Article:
Stops and starts on bumpy course


When Grab deactivated 5,000 of its partners in early June due to incomplete application requirements submitted to the Land Transportation Franchising and Regulatory Board (LTFRB), 78 percent of transport network vehicle service (TNVS) passengers claimed experiencing difficulty in booking a ride.

This was according to Grab’s online survey conducted from 14 to 15 June, four days after the ride-hailing company removed on its platform the unaccredited TNVS partners.

Last Monday, 8 July, the dreaded TNVS holiday pushed through, but fortunately without the expected scope and level of inconvenience on commuters.

The 12-hour strike was a form of protest against the LTFRB’s application process for new TNVS units, “which various groups claim to be slow, complicated and inconsistent,” as described in an article published recently in a motoring publication.

The government body has also been criticized for its “inconsistent and problematic” policies, according to other sources.

Much has been said about the Filipino commuter’s travails, and for now it has been an agony of waiting for all the different solutions to take effect.

While the much-needed transport infrastructure programs strive to meet the 2020 deadline — and the concerned traffic management and enforcement bodies struggle to maintain a smooth flow, albeit slow, on the streets of Metro Manila — the TNVS operators are there to address the need for transportation of thousands of commuters daily.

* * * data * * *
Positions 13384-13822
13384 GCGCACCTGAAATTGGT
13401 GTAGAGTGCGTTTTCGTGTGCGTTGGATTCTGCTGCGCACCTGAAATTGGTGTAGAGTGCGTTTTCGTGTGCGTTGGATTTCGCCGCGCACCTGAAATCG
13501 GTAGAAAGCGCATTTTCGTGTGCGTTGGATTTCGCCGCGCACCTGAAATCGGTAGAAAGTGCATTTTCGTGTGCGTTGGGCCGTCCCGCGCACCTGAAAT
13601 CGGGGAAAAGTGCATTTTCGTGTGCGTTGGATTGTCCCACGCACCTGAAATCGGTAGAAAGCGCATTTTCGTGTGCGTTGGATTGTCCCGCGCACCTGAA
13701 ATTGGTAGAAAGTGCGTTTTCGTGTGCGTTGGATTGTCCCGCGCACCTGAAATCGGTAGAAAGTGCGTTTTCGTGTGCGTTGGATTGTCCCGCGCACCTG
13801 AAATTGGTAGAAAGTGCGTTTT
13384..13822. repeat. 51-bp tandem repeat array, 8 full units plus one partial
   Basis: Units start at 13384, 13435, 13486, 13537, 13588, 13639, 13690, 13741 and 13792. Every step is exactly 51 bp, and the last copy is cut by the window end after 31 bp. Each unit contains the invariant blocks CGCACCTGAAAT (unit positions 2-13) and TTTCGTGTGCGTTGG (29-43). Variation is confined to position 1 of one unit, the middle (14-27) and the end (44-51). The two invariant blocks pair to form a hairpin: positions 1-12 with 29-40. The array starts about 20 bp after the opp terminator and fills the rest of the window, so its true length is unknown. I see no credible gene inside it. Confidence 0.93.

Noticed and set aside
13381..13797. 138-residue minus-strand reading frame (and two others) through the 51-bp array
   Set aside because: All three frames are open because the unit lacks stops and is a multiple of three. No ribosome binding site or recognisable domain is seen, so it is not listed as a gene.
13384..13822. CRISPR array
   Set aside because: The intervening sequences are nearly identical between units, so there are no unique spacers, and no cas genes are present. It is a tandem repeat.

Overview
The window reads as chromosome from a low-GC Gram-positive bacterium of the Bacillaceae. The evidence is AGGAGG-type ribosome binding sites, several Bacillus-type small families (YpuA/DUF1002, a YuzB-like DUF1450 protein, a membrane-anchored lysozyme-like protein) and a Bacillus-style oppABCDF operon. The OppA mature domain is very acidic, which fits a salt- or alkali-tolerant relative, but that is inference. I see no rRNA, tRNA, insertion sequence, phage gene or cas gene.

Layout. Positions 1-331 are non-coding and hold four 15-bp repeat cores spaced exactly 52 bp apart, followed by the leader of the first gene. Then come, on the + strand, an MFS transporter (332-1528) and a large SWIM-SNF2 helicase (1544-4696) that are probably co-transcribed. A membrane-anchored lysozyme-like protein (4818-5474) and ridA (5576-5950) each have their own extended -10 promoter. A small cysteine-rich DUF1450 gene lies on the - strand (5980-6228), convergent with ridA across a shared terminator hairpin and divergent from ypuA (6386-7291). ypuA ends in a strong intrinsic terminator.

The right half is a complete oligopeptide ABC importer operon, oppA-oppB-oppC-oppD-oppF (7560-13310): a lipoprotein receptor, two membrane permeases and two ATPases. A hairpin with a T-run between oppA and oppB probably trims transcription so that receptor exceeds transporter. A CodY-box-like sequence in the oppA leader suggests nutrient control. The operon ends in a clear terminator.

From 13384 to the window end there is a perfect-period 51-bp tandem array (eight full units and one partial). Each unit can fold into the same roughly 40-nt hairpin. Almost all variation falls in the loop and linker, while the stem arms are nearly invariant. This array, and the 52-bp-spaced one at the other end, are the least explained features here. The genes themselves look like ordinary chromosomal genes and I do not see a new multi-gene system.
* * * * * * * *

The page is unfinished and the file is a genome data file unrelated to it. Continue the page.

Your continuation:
This particular solution has not been without its own travails, however.

Troubles began when Uber grabbed social media mileage with plenty of pleased netizens claiming how their commuting experiences had become so much better.

No more long waits in the streets, breathing polluted air. No more long lines to get to the packed metro rail trains. No more obnoxious cab drivers refusing passengers because of the traffic (hello!).

Instead, they had reliable rides picking them up and dropping them off in comfort and convenience. It was heaven-sent, until the LTFRB breathed down on Uber and the other big player Grab, sniffing out legal violations.

To the riding public, the ensuing tighter controls from the government and eventual buyout of Uber by Grab were like being thrown back in hell.

Back came problems like uncertainty in booking rides, long waits, higher fares and sometimes refusal by Grab drivers to grant a booking.

It seemed like a case of solution becoming the problem — but was it, really?

On the side of TNVS operators and partners, the call for “smoother processes and faster timelines,” as Grab stated, is perfectly reasonable. After all, the daily transport requirement doesn’t stop or lessen while unit owners wait to be given the go-signal to take passengers.

While regulation is also of utmost importance — we do get the LTFRB point on this — speed is necessary to keep up with the pace of real life.

Every day, citizens have to face commuter hell, not to mention the temporary inconveniences brought on by the infrastructure developments in the metro. It is not just time they waste, affecting work, family and personal hours, but also health they risk.

For its part, the LTFRB had said it has done all it can to implement measures and ease the “pain points” brought up by the TNVS sector, but of course, dialogue is only the start of real solutions.

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